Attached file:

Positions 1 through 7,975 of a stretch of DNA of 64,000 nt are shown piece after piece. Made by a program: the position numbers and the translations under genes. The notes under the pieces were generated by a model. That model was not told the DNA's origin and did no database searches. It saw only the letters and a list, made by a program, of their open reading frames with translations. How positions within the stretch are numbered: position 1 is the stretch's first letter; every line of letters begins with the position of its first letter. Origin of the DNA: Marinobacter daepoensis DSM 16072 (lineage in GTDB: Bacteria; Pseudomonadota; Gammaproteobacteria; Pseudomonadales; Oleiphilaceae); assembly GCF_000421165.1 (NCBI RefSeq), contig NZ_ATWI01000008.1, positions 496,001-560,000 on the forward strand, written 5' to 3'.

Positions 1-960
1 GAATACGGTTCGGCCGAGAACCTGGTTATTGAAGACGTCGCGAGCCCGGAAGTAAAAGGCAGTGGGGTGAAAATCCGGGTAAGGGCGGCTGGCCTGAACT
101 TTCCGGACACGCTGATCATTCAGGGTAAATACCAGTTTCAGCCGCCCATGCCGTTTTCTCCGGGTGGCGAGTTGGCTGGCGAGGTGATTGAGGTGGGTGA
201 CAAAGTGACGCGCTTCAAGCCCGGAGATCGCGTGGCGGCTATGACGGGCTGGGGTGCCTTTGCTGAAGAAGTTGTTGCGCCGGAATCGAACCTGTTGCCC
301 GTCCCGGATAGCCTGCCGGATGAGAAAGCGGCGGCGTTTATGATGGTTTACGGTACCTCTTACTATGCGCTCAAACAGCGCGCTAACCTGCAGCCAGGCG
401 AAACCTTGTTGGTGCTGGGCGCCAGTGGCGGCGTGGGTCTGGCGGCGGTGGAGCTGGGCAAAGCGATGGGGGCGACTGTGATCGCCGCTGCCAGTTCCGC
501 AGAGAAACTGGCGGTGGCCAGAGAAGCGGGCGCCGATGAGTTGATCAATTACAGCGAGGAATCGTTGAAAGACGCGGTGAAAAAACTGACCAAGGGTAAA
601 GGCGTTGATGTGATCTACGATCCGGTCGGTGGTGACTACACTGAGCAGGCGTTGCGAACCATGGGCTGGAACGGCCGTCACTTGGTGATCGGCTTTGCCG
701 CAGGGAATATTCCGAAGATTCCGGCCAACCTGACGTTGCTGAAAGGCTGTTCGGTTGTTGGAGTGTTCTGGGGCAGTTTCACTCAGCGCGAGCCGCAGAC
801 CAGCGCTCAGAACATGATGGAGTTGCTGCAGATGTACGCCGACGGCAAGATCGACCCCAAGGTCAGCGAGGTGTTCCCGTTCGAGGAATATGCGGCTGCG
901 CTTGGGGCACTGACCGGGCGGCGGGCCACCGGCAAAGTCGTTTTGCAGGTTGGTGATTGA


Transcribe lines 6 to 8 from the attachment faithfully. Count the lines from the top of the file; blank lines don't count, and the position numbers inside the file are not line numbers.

301 GTCCCGGATAGCCTGCCGGATGAGAAAGCGGCGGCGTTTATGATGGTTTACGGTACCTCTTACTATGCGCTCAAACAGCGCGCTAACCTGCAGCCAGGCG
401 AAACCTTGTTGGTGCTGGGCGCCAGTGGCGGCGTGGGTCTGGCGGCGGTGGAGCTGGGCAAAGCGATGGGGGCGACTGTGATCGCCGCTGCCAGTTCCGC
501 AGAGAAACTGGCGGTGGCCAGAGAAGCGGGCGCCGATGAGTTGATCAATTACAGCGAGGAATCGTTGAAAGACGCGGTGAAAAAACTGACCAAGGGTAAA